A Grandmother’s Love Explained

Family is everything to me.

My parents were my first teachers and my brother was my first best friend (besides my teddy bear named… Teddy). But my grandma was different. She’s my rock. I told myself that if ever she leaves our home, I was to move in with her. Can’t nobody take my grandmama away from me! I could go on forever about the sacrifices, love, and care that she has exerted throughout her life, but my words wouldn’t do her justice. If there is one thing you should know about my grandma, it’s that she takes so much pride in her grandchildren (all nine of us).  As her first granddaughter, she doesn’t shy away from talking about relationships and who she believes I should be with; especially now that I am older.

Here are some qualities my dear grandmother expects from my future husband:

  • He has to have a good job. Or as she likes to repeat, “Marry a doctor or a lawyer.” 
  • He has to come from a good family.
  • Loves me unconditionally.
  • He needs to be a man of faith.
  • He must be respectful.
  • HANDSOME (oh, grandma).

This list doesn’t even sound that bad. Actually, I like it. But to put a man through such a list can be a task, because it sounds pretty much perfect. And perfect just doesn’t exist. However, I ask myself why she is so worked up about me having this ideal man. Her answer to me once went a little something like this, “because my granddaughter is worth it.” Of course I wanted to flip my hair and smile in agreement… and I did. But thinking about it now causes my heart to break a little. My worth stands next to a man with a law degree, whose family name is on the Forbes 100, and has a body hot enough to kick Adam Levine off of the “Sexiest Man Alive” throne? My worth is reflected on a person other than myself? I don’t think so.

In Zora Neale Hurston’s Their Eyes Were Watching God, Janie’s grandmother (Nanny) has given her a similar list as mine. Nanny wants her granddaughter to marry quick, to a man who is of quality, but Jeanie was confused. She was still so young and saw marriage as a love-relationship, not something that is produced out of a mere list. So when Jeanie did marry she said this, “Husbands and wives always loved each other, and that was what marriage meant” (Chapter 3). Despite rushing into her relationship with Logan and doubting her feelings for him, she believed that a marriage built on love can be learned. Marriage ideals take the couple out of the situation and views it as only institutional, perhaps just necessity. It is often seen that women are expected to be housewives and mothers. That because they are given such roles, their companions must also be a certain way. I think that Nanny was aware that these gender roles are inescapable, but what could make it better is having a good partner. Then the goal of getting into a marriage is not for love, but a title.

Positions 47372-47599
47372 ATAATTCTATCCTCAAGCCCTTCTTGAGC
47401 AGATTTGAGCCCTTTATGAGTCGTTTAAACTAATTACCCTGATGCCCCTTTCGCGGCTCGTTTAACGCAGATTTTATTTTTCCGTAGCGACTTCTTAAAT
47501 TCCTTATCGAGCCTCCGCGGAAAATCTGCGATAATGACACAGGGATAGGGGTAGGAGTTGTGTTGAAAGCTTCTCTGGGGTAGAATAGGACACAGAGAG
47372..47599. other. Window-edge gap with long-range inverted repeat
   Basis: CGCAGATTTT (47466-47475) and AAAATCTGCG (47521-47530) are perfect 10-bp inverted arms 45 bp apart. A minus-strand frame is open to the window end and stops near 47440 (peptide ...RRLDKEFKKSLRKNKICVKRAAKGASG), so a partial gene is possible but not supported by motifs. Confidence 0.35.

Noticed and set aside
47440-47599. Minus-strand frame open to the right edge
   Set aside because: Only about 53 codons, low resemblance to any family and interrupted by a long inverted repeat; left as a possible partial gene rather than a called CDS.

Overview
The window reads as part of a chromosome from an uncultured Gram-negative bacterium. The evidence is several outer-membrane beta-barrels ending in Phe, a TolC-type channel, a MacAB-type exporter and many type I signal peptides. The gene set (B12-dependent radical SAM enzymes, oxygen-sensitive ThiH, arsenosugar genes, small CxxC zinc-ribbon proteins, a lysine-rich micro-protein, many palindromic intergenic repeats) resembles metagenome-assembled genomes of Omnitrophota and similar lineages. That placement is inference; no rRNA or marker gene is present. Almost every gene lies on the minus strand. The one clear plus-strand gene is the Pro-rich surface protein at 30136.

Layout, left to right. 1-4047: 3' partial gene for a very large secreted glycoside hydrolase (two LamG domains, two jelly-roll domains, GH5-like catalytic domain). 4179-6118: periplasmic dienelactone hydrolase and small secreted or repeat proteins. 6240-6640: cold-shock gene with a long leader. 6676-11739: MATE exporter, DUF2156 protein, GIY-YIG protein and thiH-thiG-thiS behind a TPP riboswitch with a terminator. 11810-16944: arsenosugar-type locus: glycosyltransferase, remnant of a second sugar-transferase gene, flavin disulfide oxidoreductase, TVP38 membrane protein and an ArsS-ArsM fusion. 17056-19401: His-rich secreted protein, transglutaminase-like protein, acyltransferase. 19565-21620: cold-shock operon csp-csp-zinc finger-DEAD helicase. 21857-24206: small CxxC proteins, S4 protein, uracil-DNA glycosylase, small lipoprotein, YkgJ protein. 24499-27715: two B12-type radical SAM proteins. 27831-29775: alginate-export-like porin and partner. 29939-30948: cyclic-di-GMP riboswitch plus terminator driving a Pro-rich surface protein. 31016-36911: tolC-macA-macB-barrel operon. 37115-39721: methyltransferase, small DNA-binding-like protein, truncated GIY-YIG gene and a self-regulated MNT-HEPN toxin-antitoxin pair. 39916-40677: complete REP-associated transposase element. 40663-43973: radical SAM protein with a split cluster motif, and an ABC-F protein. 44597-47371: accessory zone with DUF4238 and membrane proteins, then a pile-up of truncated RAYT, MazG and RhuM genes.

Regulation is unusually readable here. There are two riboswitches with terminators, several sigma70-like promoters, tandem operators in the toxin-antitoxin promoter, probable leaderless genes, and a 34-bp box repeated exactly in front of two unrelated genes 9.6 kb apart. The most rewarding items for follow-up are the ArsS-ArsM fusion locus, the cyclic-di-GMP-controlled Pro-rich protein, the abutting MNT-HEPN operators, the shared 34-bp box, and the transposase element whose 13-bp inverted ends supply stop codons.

However, let’s try not to criticize our grandmothers too much. I know they mean well.

My grandmother wants me to be my own person. She wants me to grow. She wants me to grab every opportunity thrown at me. She wants to see me succeed in life. She wants me to be happy. I think her main purpose in giving me her list of expectations is to teach me to aim high. It was never about the ideals, but the reason why we form them. As long as I don’t settle for someone who can pass as a good guy and be with someone who actually is, I know she can live with that. So, she won’t disown me if I marry a writer than a doctor. 

Grandmothers have this wisdom that us grandkids can’t always understand, but need to trust that it’s fruitful. Sometimes they go about expressing themselves to us wrongly, but it is all because they are one of the few people on this planet that have our best interest in mind. We are their successors, whether you feel like you are obligated or not. It’s a component in being family. My grandmother has taught me so many life lessons, that I am forever thankful. But the best gift she gave me is her love. It overflows. Like Nanny, her soul is strong. Because she has been through so much, she wants her grandchild to know that the world will give you choices. It’s about weeding out the bad and picking the one that suits you.

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